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By Miriam Raftery

October 10, 2017 (Las Vegas) – A class action lawsuit has been filed against Slide Fire Solutions, LP, manufacturer of the bump stock device used by the mass shooter in Las Vegas to convert a semi-automatic weapon to “functional equivalent of a machine gun, thereby evading longstanding federal law,” according to a press release issued by the Brady Center to Prevent Gun Violence.

The suit was filed by the law firm Eglet Prince and the Brady Center on behalf of “all of the festival goers who suffered emotional distress” due to the shooting which killed 58 victims and injured over 500 more.  Many other people were traumatized by the experience during one of the deadliest mass public shootings in U.S. history.

The suit seeks both actual costs of counseling and emotional distress treatment as well as punitive damages. It alleges that Slide Fire was negligent in marketing bump stocks to the public without reasonable restrictions, adding, “This horrific assault would and could not have occurred, with a conventional handgun, rifle, or shotgun, of the sort used by law-abiding responsible gun owners for hunting or self-defense.”

Fully automatic weapons have been illegal for over 80 years in the U.S.  Yet the bump stock enabled the Vegas shooter to wreak mass carnage in just 11 minutes.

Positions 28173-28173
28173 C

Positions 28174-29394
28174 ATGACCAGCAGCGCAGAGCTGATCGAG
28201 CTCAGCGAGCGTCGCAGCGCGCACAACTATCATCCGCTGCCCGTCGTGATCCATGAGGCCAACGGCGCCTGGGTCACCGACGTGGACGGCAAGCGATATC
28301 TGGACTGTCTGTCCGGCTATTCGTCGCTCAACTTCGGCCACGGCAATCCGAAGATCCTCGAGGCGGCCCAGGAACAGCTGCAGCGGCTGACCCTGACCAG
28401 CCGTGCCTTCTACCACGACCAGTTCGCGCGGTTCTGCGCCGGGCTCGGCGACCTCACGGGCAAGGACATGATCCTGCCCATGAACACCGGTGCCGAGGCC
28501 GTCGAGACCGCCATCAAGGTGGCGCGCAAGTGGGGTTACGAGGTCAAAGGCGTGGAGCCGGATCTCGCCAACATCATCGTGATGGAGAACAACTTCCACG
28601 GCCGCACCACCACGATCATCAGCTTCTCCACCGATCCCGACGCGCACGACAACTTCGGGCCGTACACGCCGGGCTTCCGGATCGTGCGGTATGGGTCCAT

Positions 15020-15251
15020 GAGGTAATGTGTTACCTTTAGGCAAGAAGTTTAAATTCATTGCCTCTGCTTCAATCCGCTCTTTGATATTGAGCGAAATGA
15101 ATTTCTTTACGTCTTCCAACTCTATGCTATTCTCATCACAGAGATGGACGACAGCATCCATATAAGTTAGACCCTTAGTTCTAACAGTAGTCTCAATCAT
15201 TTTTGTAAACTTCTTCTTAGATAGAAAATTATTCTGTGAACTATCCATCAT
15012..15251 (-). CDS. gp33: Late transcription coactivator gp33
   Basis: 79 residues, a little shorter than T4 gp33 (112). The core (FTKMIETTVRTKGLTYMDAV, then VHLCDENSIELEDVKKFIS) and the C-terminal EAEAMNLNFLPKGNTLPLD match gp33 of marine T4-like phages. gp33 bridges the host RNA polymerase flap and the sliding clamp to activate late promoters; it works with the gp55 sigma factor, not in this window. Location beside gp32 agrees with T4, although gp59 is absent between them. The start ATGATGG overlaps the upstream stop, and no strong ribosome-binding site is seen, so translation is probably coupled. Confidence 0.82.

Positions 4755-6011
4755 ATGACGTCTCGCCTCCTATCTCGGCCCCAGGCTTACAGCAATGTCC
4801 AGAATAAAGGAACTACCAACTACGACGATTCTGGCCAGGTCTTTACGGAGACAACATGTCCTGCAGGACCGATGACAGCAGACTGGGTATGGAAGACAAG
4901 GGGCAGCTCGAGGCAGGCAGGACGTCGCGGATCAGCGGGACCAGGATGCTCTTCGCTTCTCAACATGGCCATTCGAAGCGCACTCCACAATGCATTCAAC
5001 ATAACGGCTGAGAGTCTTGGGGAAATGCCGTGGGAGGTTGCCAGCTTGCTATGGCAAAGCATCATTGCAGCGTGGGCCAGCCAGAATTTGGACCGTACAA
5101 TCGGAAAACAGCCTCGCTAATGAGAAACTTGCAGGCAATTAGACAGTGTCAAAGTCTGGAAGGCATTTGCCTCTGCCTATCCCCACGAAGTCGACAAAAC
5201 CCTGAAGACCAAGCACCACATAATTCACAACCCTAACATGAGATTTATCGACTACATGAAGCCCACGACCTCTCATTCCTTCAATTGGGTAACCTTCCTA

Slide Fire, in a 2010 letter to the Bureau of Alcohol, Tobacco, Firearms Explosives (ATF) claimed bump stocks were meant to help “persons whose hands have limited mobility.” But according to the release, Slide Fire’s inventor of the bump stock, Jeremiah Cottle, stated in a 2016 interview with AmmoLand that the device targeted “people like me, who love full auto.”

Bump stock sales made over $10 million for Slide Fire in 2010 gross profits, enabling buyers to convert a semi-automatic to, in essence, an automatic weapon at a fraction of the cost of a black market automatic rifle, if one could be obtained at all.

Slide Fire has suspended new orders of the device, its website states today. 

The Brady Center to Prevent Gun Violence is named for James Brady, White House Secretary to President Ronald Reagan who suffered a brain injury when he was struck by a bullet during an assassination attempt on the President.  The Brady Center has obtained or helped obtain over $80 million in verdicts and settlements against gun companies on behalf of victims over the last 25 years.

East County Magazine asked Bump Stock for comments, but did not receive a reply.

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We listed the year, 2010.

It was approved due to a misleading and  some say inaccurate lette provided by the manufacturer to the Obama administration

The rollback on a semi-automatic weapons ban however was under a Republican-controlled Congress  under President George W. Bush which let that law expire in 2004, which would clearly have prevented this tragedy.

So both parties could have done more to protect public safety.